31. 31. 277 (6th Cir. 1996) (Default insurance for banks disbursement of Federal student loansis a "contract of insurance," and excluded from Section 504 coverage by agencyregulations). But see Moore v. Sun Bank, 923 F.2d 1423, 1427 (11th Cir. 1991) (loansguaranteed by the Small Business Administration constituted Federal financialassistance since Section 504 does not exclude contracts of insurance or guaranty fromcoverage as does Title VI). Procurement contracts also are not considered Federal financial assistance.15/DeVargas v. Mason & Hanger-Silas Mason Co., 911 F.2d 1377 (10th Cir. 1990);Jacobson, 742 F.2d at 1209; Muller v. Hotsy Corp., 917 F. Supp. 1389, 1418 (N.D. Iowa1996) (procurement contract by company with GSA to provide supplies is not Federalfinancial assistance); Hamilton v. Illinois Cent. R.R. Co., 894 F. Supp. 1014, 1020 (S.D.Miss. 1995). A distinction must be made between procurement contracts at fair marketvalue and subsidies; the former is not Federal financial assistance although the latter is.Jacobson, 742 F.2d at 1209; Mass v. Martin Marietta Corp., 805 F. Supp. 1530, 1542 15 In response to specific questions from Senator John Sherman Cooper, AttorneyGeneral Robert F. Kennedy explained the exclusion of procurement contracts from TitleVI: Title VI does not apply to procurement contracts, or to other business contracts which do not involve financial assistance by the United States. It does apply to grant and loan agreements, and to certain other contracts involving financial assistance (for example, those research "contracts" which are essentially grants in nature). In those cases in which Title VI is applicable, section 602 would apply to a person or corporation who accepts a direct grant, loan, or assistance contract from the Federal Government. But, as indicated, the fact that the title applied would not authorize any action, except with respect to discrimination against beneficiaries of the particular program involved.110 Cong. Rec. 10075 (1964). -17-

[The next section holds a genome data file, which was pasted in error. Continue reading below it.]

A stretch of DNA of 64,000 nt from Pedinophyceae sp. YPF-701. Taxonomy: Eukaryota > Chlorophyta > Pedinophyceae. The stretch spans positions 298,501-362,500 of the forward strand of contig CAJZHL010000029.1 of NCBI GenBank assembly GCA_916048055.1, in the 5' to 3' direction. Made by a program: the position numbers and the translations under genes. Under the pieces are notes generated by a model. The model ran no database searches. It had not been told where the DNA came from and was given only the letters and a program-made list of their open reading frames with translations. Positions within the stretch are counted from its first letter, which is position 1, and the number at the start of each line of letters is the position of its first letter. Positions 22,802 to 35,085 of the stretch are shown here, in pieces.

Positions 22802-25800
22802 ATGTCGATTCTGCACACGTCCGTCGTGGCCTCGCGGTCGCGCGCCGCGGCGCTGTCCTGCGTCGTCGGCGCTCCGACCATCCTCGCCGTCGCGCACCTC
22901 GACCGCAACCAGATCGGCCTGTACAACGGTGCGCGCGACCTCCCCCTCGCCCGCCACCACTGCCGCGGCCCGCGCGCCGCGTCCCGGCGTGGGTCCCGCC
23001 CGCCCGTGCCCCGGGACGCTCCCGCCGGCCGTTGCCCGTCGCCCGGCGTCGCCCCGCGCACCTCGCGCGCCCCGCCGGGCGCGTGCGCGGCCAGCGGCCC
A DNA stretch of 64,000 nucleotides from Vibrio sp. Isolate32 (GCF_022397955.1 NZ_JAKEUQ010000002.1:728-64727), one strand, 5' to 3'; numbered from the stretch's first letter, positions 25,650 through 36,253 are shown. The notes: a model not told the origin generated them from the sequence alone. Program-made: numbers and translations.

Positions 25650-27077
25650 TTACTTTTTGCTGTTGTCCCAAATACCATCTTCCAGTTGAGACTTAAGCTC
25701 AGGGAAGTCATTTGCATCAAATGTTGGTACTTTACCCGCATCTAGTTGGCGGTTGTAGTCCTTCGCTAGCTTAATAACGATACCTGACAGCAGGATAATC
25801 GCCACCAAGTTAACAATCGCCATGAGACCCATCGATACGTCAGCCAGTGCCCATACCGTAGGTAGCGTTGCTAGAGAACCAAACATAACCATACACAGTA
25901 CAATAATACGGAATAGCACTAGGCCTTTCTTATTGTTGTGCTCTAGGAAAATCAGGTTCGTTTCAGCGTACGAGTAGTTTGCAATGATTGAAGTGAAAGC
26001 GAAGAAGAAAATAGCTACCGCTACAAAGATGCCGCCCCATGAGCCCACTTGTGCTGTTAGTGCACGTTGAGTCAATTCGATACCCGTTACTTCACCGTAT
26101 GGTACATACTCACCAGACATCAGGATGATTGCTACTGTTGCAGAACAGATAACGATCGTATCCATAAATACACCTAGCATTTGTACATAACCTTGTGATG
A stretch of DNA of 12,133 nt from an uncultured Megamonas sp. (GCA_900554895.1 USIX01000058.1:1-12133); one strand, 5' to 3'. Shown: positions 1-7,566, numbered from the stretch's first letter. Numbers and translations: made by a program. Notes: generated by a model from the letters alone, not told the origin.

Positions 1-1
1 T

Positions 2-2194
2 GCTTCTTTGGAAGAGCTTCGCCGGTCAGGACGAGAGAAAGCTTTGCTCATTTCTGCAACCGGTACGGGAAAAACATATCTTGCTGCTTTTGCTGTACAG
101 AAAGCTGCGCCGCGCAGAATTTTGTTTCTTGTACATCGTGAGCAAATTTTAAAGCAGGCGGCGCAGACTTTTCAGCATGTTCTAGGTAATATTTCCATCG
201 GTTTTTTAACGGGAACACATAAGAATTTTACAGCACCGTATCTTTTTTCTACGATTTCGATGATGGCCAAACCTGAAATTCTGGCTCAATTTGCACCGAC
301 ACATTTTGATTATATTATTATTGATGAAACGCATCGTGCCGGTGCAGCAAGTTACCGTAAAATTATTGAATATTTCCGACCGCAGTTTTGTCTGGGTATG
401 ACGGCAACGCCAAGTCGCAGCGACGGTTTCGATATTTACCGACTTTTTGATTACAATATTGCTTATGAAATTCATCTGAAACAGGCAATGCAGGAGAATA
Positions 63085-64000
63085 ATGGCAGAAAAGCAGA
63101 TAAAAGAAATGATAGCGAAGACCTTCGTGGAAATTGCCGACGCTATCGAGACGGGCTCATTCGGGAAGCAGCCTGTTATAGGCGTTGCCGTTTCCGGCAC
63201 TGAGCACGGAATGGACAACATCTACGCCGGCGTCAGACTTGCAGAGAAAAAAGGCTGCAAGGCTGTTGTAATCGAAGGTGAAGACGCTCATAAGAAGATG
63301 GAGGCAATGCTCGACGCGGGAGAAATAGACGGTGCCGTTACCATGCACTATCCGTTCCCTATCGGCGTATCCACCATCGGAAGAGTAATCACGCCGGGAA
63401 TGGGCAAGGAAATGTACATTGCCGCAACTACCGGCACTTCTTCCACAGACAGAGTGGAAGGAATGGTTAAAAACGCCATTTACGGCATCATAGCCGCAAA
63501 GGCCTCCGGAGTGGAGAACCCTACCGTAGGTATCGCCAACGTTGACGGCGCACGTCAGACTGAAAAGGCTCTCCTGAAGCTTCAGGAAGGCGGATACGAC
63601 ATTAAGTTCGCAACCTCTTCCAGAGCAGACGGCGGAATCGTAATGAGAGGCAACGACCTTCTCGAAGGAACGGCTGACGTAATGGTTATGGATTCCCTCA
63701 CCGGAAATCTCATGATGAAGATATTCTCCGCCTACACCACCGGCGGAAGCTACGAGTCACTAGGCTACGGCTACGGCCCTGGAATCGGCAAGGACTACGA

32. 32. (D. Co. 1992) (Federal payments for goods pursuant to a contract, even if greater thanfair market value, do not constitute Federal financial assistance). As described inJacobson and followed in DeVargas, there need not be a detailed analysis of whether acontract is at fair market value, but instead a focus on whether the governmentintended to provide a subsidy to the contractor. DeVargas, 911 F.2d at 1382-83;Jacobson, 742 F.2d at 1210. In DeVargas, a Department of Energy contract, issuedthrough a competitive bidding process after a determination that a private entity couldprovide the service in a less costly manner, evidenced no intention to provide a subsidyto the contractor. Id. at 1382-83. For example:# DOD contracts with SpaceElec, a private aerospace company, to develop and manufacture parts for the space shuttle. Under the contract, full price is paid by the DOD for the goods and services to be provided by SpaceElec. Because this is a direct procurement contract by the Federal government, the funds paid to SpaceElec by the DOD do not subject SpaceElec to Title VI. Finally, Title VI does not apply to direct, unconditional assistance to ultimatebeneficiaries, the intended class of private citizens receiving Federal aid. For example,social security payments and veterans’ pensions are not Federal financial assistance.Soberal-Perez v. Heckler, 717 F.2d 36, 40 (2d Cir. 1983), cert. denied, 466 U.S. 929(1984); Bob Jones Univ., 396 F. Supp. at 602, n.16.16/ Members of Congress,responding to criticisms about the scope of Title VI, repeatedly explained during thecongressional hearings in 1964 that Title VI does not apply to direct benefit programs: 16 The court in Bob Jones Univ., distinguished pensions from payments to veteransfor educational purposes since the latter is a program with a requirement or conditionthat the individual participate in a program or activity. 396 F. Supp. at 602 n.16. For amore detailed discussion of when assistance to a beneficiary may constitute indirectassistance to a recipient, see discussion of indirect recipient in section (VI)(C) of thischapter. -18-